16 May 2018
(Question Without Notice, 15 May 2018, Legislative Assembly, NSW Parliament)
My question is directed to the Minister for Family and Community Services, Minister for Social Housing, and Minister for the Prevention of Domestic Violence and Sexual Assault. With significant numbers of survivors of institutional child sex abuse suffering mental illness, addiction, self-harm and other factors that can lead to homelessness, will the Minister ensure that survivors of institutional child sex abuse who need access to social housing will get priority housing?
Response from Minister for Family and Community Services, Minister for Social Housing, and Minister for the Prevention of Domestic Violence and Sexual Assault:
I thank the member for Sydney for his question and for his strong support for child sexual abuse survivors. The member has previously written to me on this issue and I acknowledge his strong commitment to working with the Government to make the lives of the most vulnerable people in his electorate that much better.
As the member for Sydney knows, survivors of child sexual abuse can often face an array of complex issues—some of which have been mentioned—that makes it difficult to find safe and secure housing for themselves. Whilst those complexities often will mean that these survivors already will be approved for priority housing on other grounds, the Government recognises that there may be occasions when a child sexual abuse survivor may not be eligible for public housing due to their age, circumstance and capacity. That is why I advise the House that the Government's upcoming Sexual Assault Strategy will include the creation of a priority housing category for victims of child sexual abuse. All applicants would still be required to meet other existing priority housing eligibility criteria.
This change will mean that child sexual abuse survivors will be better able to secure affordable housing, so they can work on getting their lives back on track and fully participate in the community. The new priority housing category builds on the significant progress that New South Wales already has made on the recommendations and findings of the Royal Commission into Institutional Responses to Child Sexual Abuse, and highlights the importance that the Government places on this matter. In April, the Government announced that offenders convicted of persistent child sex abuse will face a maximum penalty of life in jail under extensive reforms implementing the criminal justice recommendations of the Royal Commission into Institutional Responses to Child Sex Abuse.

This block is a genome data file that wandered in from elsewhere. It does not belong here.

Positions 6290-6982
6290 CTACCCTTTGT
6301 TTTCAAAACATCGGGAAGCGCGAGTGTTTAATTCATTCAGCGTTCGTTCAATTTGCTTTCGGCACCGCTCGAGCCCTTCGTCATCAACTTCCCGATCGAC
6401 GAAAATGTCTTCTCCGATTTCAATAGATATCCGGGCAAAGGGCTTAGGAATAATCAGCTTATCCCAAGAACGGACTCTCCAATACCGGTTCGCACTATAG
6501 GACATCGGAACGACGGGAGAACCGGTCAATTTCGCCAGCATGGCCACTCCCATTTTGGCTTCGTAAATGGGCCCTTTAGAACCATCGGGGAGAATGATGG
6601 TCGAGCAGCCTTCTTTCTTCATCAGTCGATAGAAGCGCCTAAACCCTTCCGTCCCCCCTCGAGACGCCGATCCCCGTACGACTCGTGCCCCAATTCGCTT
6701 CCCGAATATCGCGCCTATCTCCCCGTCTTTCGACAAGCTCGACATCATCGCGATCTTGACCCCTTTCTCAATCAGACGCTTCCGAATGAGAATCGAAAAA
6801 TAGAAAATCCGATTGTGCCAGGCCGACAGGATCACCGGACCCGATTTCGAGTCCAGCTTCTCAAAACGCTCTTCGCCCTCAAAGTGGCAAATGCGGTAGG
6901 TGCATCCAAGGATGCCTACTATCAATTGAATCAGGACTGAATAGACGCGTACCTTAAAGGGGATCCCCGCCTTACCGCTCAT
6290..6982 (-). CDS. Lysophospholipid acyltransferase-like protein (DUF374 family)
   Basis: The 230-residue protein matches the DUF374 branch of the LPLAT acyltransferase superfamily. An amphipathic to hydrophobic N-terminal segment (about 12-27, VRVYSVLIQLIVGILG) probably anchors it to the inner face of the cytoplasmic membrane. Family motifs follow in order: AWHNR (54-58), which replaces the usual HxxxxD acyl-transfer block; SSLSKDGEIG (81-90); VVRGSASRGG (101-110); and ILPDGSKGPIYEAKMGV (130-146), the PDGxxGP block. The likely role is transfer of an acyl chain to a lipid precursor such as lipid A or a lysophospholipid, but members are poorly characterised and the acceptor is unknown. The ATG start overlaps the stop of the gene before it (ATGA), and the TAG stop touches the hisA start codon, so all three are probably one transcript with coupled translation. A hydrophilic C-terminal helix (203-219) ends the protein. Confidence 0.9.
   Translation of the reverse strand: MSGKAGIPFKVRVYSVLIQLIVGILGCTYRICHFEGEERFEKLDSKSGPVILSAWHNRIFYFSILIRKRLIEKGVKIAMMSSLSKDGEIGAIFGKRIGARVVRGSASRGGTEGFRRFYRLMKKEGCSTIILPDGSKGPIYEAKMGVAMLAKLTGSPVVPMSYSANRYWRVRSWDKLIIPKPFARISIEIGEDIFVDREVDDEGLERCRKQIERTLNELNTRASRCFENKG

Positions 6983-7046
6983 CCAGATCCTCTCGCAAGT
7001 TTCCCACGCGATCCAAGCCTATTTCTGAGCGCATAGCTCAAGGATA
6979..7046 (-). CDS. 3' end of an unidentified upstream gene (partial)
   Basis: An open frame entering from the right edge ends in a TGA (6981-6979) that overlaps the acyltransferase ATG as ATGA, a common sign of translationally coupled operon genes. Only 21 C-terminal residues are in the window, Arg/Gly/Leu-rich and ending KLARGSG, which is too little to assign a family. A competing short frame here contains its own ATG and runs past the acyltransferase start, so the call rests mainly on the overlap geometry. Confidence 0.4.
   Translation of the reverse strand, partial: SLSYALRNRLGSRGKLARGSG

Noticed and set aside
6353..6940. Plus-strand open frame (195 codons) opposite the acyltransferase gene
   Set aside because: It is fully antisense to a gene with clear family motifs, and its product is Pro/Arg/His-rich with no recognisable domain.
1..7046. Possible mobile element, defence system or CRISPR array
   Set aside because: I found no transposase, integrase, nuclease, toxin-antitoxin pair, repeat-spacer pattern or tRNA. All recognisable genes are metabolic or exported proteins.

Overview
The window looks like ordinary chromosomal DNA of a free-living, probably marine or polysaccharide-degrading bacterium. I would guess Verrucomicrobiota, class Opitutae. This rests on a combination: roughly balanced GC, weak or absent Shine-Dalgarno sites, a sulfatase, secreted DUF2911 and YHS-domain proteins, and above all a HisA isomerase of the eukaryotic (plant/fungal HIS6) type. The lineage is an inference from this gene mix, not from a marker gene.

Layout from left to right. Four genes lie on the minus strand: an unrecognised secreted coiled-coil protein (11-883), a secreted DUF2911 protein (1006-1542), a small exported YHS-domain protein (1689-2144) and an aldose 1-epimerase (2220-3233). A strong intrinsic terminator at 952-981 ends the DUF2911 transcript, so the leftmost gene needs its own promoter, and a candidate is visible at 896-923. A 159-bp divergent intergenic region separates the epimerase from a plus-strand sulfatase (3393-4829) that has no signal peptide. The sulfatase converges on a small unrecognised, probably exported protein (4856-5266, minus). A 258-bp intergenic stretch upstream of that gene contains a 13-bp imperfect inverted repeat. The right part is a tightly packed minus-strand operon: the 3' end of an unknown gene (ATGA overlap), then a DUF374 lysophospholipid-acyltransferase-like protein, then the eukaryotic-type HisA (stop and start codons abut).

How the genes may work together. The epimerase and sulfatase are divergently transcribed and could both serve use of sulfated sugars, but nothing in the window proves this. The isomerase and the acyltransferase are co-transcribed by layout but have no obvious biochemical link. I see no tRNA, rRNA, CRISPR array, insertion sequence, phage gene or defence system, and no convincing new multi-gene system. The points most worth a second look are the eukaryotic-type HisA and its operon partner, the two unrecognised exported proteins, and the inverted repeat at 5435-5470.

I am proud that the Government has accepted the overwhelming majority of the royal commission's criminal justice recommendations. Some of the key changes the Government will make include: introducing new offences for failure to report and failure to protect against child abuse; requiring courts sentencing historic child sexual assault offences to apply current sentencing standards and the present understanding about the lifelong effects of sexual abuse on children; requiring courts not to take into account an offender's good character when sentencing for historic offences when their reputation facilitated the offending; and introducing a new offence of grooming an adult to access a child and strengthening the grooming offence to include providing a child with gifts or money. Legislation implementing these changes will be introduced to Parliament in the coming months.
Whilst I am on my feet I will update the House on what the Government is doing more broadly to tackle sexual assault. The Sexual Assault Strategy, a first for New South Wales, has taken time to develop. Broad consultation has been undertaken and local and international evidence has been considered. A strategy is needed that is holistic and responsive. Fundamental to any Sexual Assault Strategy must be an understanding of the importance of consent—and that will certainly be a focus of our strategy.
Last week the Attorney-General and I announced that the NSW Law Reform Commission will review the current laws around consent in sexual assault trials. The review is the first priority action of the Sexual Assault Strategy. It is vital survivors feel confident that the justice system is working effectively to keep them safe. The Government has invested $50 million in 2017-18 for sexual assault responses across the family and community services, health and justice clusters. The investment includes: $10 million in new funding for NSW Health to strengthen responses for adult and child victims of sexual assault and other violence, abuse and neglect; $20 million to continue 55 NSW Health sexual assault services providing integrated psychosocial, medical and forensic services; $7.4 million for the NSW Department of Justice child sexual offences evidence pilot; $5 million for New Street therapeutic services for children and young people aged 10-17 years with sexually harmful behaviours; $1.8 million for rural and remote local health districts, and $1.6 million for non-government organisations delivering child and adolescent assault counselling services.
That funding is in addition to the Government's ongoing investment in other services, such as NSW Police, child protection, the Joint Investigative Response Teams and Victims Services. I am proud that this Government is delivering better lives for the most vulnerable people in this State.